State Fourty Four – Delaware

So…we can’t pretend we had great hopes for Delaware. Our principal interaction with the second smallest state on the map up to this point had been that bit in Wayne’s World where Wayne and Garth “tour” some of the more showy states before getting to Delaware and the only thing they can think to say is “hi, I’m in Delaware”. But let us tell you this – it is so much more than that!


We cruised into Delaware – nicknamed The First State because…well…it was the first State, from Annapolis which is just over the border in Maryland. We crossed the impressive Chesapeake Bay Bridge and before we knew it we were in our 44th State. We headed straight for the State Capital, Dover, and its pretty unassuming (but still very attractive) State Capitol.


Dover itself is quite a sleepy but pretty little city. We walked around the Capitol area with its wide streets and big green spaces. There isn’t loads to do in Dover but if you ever find yourself there you should stop by the nothing-short-of-adorable Johnson Victrola Museum. The museum highlights the life and achievements of one of Delaware’s native sons, Eldridge Reeves Johnson, founder of the Victor Talking Machine Company and a pioneer in the development of the sound-recording industry. Its actually a fascinating and lovingly curated museum – which is also free – plus it has lots of statues of Nipper the dog from the HMV adverts. The tour guides we had were incredibly friendly and knowledgeable.


The roads into and out of Dover aren’t the most attractive. Delaware is famous for its lack of a sales tax, which means there are LOADS of massive roadside stores and malls. However there is one roadside attraction worth making a stop for. Miles the Monster sits menacingly outside the Dover International Speedway, standing ready to lob the car he’s carrying in his hand.


From Dover we headed to the coast, we’d heard about how nice some of Delaware’s beaches were. Our lunch stop was in Rehoboth Beach, a popular destination for people who live just a couple of hours away in Washington DC. Another of Delaware’s famous sons is the Dogfish Head brewery – one of the grandfathers of the American craft beer movement and for lunch we were booked in at their brewpub in Rehoboth. The beers were predictably delicious, their Flesh and Blood orange IPA and Festina Peche berliner weisse were particular highlights, and the food was tasty too. Rehoboth is a nice seaside town not dissimilar to English seaside towns (though slightly better kept if we’re honest).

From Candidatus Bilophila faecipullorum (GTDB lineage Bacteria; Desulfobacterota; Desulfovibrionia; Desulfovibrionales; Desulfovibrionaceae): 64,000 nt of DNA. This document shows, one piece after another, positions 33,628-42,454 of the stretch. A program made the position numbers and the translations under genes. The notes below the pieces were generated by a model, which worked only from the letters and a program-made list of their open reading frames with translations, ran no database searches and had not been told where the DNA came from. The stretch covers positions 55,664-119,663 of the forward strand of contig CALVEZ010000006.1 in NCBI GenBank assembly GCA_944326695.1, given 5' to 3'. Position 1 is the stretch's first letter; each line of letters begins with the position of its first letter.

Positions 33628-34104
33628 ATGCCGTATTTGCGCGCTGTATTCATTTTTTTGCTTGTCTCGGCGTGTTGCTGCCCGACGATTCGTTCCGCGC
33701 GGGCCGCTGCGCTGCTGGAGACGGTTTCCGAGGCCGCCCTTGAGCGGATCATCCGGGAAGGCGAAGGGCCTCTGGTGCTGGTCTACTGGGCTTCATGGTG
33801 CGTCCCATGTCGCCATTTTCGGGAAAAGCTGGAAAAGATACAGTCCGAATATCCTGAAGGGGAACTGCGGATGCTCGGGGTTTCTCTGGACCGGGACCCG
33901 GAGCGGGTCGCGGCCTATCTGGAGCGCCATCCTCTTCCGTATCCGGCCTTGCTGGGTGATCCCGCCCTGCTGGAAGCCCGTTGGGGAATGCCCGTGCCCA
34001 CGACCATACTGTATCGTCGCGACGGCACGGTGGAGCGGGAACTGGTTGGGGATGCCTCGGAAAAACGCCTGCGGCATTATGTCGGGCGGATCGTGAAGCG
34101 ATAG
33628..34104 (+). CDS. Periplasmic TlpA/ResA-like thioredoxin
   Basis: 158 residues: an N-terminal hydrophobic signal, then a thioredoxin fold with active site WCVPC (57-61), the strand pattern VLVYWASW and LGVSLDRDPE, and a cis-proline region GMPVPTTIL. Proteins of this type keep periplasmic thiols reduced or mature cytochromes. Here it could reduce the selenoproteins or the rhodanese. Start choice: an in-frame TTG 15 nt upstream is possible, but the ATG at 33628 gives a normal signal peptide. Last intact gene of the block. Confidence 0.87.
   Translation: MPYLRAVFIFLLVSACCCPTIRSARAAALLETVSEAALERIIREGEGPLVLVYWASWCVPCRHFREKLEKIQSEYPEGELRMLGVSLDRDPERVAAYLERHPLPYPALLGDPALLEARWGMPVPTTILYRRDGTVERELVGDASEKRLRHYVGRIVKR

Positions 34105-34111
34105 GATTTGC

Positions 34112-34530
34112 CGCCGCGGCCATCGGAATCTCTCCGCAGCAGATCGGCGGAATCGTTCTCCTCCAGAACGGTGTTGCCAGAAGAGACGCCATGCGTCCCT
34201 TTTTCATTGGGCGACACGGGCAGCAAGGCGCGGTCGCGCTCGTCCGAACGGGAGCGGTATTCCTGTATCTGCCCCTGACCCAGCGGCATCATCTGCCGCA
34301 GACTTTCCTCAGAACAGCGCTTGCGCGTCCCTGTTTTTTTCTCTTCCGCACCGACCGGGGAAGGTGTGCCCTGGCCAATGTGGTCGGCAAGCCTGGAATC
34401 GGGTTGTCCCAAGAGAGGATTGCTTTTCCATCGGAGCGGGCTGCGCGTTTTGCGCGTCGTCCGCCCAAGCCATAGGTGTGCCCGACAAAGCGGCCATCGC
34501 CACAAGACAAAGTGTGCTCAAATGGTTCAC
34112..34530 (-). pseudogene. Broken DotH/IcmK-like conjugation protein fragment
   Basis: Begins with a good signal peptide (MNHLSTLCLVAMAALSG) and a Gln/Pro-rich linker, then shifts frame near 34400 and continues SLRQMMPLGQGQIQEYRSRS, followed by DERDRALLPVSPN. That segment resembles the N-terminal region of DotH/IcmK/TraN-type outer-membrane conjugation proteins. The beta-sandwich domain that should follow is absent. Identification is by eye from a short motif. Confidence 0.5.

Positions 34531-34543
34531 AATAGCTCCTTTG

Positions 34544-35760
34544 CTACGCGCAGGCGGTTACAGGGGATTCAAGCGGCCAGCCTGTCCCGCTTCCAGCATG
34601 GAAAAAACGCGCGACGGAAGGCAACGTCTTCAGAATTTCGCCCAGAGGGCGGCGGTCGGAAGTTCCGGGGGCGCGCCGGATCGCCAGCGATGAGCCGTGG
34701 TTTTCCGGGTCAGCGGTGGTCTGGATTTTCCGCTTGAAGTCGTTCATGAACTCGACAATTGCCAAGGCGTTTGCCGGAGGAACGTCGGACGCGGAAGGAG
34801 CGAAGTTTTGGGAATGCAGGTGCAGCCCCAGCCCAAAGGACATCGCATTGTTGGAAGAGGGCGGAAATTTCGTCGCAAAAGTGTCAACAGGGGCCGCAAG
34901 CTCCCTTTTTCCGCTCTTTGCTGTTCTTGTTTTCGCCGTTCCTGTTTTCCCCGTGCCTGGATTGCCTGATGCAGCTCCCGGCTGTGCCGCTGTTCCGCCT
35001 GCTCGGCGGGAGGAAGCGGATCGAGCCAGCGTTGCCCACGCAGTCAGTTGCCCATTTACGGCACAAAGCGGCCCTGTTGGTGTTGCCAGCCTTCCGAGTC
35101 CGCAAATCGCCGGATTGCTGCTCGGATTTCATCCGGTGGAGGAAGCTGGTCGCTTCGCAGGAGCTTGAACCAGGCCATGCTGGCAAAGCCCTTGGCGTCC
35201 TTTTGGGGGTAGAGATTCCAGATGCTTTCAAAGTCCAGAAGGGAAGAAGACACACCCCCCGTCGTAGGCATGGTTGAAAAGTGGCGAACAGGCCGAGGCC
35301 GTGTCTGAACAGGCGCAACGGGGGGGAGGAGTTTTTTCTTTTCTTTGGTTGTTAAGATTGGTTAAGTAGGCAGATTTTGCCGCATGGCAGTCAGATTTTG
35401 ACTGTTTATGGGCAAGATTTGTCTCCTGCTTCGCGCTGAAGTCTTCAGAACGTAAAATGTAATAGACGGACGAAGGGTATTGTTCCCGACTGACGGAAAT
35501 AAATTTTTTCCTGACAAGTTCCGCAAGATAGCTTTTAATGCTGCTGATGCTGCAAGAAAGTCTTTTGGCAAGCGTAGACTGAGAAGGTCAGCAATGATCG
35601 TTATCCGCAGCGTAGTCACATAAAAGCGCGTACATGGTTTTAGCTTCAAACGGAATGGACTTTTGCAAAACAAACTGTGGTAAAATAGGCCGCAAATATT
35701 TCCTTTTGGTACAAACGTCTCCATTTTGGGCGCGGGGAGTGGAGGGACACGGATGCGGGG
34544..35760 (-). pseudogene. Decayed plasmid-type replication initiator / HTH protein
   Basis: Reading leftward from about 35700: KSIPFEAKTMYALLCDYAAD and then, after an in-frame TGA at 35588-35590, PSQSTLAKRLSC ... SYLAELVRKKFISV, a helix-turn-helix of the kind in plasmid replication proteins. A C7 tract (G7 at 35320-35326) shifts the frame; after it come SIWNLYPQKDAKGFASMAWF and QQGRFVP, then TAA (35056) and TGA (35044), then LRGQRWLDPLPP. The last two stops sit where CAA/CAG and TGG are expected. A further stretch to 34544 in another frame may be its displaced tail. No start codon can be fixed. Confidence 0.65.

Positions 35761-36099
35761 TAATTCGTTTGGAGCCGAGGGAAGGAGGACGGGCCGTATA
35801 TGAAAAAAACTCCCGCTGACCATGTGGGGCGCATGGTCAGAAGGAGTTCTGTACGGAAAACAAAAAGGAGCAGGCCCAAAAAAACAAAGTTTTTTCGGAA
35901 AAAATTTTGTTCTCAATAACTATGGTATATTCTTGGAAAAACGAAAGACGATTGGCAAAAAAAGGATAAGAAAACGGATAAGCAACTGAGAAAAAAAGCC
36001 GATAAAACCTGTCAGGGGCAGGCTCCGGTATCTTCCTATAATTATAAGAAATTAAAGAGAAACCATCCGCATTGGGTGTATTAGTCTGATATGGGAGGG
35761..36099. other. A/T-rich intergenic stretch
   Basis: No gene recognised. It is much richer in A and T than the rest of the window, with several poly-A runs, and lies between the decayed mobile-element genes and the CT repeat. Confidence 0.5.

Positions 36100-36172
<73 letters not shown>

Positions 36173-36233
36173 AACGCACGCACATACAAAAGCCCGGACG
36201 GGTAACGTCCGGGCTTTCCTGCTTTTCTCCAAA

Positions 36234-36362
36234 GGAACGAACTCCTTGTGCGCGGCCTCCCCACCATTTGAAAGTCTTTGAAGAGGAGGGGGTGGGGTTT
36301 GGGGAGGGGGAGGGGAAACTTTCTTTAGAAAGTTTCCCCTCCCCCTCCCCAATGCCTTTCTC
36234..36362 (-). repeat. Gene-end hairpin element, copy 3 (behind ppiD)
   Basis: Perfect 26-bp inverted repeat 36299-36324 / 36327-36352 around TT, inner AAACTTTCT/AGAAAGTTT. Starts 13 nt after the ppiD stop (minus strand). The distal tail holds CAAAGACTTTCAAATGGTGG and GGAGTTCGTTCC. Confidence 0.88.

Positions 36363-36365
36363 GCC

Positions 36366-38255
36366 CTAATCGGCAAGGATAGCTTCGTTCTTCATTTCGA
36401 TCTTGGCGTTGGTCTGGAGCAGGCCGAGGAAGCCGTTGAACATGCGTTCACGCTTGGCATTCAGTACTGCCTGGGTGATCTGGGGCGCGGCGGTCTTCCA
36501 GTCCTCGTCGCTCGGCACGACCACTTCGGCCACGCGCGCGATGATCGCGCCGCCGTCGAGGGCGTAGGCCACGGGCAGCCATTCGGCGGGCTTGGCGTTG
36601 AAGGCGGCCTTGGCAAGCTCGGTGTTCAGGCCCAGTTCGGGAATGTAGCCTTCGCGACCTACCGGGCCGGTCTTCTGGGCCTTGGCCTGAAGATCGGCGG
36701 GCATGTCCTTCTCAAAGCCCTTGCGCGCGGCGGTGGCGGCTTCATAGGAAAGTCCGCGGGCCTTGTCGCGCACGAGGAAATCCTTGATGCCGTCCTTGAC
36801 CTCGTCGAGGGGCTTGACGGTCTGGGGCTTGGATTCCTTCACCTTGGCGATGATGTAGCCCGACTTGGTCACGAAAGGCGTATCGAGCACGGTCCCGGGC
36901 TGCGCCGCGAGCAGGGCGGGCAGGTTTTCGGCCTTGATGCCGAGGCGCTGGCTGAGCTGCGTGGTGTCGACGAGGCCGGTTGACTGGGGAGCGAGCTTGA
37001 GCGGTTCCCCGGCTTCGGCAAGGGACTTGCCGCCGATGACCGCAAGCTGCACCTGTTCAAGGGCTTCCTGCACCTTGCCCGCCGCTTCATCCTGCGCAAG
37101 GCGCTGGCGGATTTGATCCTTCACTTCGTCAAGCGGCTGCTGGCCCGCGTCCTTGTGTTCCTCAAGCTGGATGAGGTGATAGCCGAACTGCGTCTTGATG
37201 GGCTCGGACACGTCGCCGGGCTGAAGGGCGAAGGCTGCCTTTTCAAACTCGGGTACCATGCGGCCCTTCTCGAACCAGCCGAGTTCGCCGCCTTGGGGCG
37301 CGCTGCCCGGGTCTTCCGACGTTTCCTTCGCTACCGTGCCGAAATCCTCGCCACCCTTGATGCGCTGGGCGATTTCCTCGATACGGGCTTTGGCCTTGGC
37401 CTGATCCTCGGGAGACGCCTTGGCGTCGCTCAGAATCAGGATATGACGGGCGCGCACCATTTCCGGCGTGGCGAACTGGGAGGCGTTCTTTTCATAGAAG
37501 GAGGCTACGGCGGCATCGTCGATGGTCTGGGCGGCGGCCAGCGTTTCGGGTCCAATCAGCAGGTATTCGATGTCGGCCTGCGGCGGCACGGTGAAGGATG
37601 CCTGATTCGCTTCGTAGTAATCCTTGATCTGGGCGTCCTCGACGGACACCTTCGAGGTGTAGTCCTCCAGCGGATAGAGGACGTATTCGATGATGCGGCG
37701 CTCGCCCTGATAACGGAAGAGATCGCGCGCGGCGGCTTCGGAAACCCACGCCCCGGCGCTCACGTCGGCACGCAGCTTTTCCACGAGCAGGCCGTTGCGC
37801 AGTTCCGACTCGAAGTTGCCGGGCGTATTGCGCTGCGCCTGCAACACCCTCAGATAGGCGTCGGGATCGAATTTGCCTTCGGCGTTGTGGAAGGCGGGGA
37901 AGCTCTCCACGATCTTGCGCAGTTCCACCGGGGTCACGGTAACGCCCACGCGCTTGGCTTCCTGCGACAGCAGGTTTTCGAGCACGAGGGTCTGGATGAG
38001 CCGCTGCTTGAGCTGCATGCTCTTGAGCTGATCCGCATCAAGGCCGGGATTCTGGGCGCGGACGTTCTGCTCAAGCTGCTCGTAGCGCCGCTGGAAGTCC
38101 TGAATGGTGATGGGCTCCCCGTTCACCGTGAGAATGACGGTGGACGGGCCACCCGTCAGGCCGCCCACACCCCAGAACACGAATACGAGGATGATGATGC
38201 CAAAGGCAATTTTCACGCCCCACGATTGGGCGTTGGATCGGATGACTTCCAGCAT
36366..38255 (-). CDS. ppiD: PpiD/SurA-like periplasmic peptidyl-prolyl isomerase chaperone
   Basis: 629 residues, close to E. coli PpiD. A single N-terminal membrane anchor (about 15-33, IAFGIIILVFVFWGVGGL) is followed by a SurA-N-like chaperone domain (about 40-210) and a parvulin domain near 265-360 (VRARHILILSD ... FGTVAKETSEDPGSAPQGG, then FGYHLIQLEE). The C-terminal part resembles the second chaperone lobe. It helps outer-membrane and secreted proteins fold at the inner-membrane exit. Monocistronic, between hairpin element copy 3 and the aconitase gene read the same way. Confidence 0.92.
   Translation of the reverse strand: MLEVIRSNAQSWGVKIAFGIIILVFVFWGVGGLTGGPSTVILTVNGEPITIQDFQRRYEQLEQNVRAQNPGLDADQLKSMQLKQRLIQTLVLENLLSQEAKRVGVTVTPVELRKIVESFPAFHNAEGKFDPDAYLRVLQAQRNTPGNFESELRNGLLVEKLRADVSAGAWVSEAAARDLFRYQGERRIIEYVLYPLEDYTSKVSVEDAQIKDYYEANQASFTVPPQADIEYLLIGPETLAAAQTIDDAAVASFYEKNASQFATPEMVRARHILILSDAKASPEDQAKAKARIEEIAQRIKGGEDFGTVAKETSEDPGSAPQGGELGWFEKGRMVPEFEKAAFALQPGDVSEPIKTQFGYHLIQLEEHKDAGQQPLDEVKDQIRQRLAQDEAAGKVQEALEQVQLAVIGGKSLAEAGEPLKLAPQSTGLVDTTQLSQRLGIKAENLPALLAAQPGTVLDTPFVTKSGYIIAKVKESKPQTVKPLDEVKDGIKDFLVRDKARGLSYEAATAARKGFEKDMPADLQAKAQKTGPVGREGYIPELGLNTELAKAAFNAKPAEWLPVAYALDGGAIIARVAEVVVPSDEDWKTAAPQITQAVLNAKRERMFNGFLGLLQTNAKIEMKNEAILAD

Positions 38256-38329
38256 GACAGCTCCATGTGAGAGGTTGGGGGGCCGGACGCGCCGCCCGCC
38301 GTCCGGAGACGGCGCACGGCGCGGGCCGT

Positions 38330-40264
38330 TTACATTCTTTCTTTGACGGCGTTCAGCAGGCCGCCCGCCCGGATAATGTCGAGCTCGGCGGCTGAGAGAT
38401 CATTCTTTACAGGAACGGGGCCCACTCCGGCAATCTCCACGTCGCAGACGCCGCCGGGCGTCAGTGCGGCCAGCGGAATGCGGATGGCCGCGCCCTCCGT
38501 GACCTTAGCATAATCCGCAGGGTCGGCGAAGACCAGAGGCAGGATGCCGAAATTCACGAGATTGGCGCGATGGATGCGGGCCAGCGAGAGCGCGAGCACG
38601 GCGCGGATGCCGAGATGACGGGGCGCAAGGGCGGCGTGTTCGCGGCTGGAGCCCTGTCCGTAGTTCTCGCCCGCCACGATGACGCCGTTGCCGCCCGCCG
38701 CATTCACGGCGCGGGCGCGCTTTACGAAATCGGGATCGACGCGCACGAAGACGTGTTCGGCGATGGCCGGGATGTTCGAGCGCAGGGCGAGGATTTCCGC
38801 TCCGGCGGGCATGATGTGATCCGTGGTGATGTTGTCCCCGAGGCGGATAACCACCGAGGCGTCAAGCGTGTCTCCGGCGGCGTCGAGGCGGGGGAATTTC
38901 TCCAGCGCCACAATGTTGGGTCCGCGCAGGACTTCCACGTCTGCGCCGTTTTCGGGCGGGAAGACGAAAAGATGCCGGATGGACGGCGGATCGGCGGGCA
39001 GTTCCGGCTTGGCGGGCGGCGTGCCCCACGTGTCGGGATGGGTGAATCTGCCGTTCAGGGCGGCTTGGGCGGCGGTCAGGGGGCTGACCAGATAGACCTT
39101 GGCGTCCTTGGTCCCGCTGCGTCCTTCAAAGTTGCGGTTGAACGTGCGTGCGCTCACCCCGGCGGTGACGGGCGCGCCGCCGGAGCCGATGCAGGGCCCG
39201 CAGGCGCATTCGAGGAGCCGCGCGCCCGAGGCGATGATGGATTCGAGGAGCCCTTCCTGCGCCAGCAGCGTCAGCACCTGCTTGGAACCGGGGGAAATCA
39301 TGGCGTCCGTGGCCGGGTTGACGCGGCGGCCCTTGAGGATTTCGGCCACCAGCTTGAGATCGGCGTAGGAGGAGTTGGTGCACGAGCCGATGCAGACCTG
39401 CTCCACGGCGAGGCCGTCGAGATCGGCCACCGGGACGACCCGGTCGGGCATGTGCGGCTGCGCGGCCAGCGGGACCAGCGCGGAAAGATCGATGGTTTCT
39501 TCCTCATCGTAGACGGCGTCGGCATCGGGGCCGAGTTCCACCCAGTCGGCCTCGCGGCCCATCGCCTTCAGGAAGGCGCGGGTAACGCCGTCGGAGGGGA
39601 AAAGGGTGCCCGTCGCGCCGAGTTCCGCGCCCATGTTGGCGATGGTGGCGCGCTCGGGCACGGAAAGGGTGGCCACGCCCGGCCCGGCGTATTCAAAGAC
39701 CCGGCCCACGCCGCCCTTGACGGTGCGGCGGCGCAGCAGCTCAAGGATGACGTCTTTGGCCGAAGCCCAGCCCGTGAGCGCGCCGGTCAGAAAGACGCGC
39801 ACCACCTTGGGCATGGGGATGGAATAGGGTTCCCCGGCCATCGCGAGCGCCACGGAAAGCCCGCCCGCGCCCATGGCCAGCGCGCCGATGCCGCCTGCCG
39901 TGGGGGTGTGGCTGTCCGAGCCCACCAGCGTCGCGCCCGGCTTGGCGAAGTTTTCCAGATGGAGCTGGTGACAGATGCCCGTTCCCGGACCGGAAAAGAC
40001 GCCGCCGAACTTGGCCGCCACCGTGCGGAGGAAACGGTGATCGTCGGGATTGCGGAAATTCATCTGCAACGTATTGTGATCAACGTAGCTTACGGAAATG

From there we made our way to the HQ of Dogfish Head, something of a pilgrimage for Josh. The brewery itself is in a small rural Delaware town called Milton and on the sunny day we were there it was an incredibly pleasant place to be. Plus you get free beer for just turning up! Their legendary 60 Minute and 120 Minute IPAs were tasting absolutely fantastic fresh from the tanks.


After our beery stop we made our way back to the coast and the tiny town we were staying in for the night – Lewes. Continuing the Dogfish Head theme of the day we were booked in at their motel – surprisingly named the Dogfish Head Inn. Its a beautifully renovated roadside motel only a couple of years old, complete with roaring fire and tasty coffee in the lobby. Outside there’s a firepit area which, in the summer, would be a popular place to share a beer with your fellow residents. Our room was small but really comfy and nice.


Lewes itself – the town is only a two minute walk from the Inn – is tiny, basically a single street, but its a great all American small town street with cafes, bookshops and bars. We headed to Agave Mexican for a frankly massive helping of nachos before retiring to the Inn full to the brim of food.


The next morning was our last on this holiday and before we headed back to DC and the airport we swung by Cape Henlopen State Park, with its wide sandy beaches and abundance of bird life. While Delaware might not be home to the prettiest towns and cities, it does have beautiful coastline and some very excellent beer!

Rate the State

Good for: Beaches, beer and shopping.

Bad for: It doesn’t have the most attractive, bustling cities and the abundant strip malls are a bit ugly.

Overall: 7/10


2 thoughts on “State Fourty Four – Delaware

  1. Thanks for visiting us! In fairness we consider Delaware two states. There is New Castle County and everything south of the canal (Slower Lower). We do have the “big city” Wilmington where more than 50% of publicly traded companies are incorporated. Newark also holds the University of Delaware, a great school and a fun town. Next time you’re in the area, head north and you’ll find us a little more modern and bustling. But still 7/10, we’ll take it!

    1. Hi there Yuppie Hobo!

      Thanks for reading! We are conscious that we didn’t do the northern part of the state, and therefore might have missed some really nice bits. 7/10 is actually not a negative reflection at all, we liked Delaware a lot, it definitely exceeded expectations! One day we’ll go back and do the bits we missed – then we can revise the rating too!

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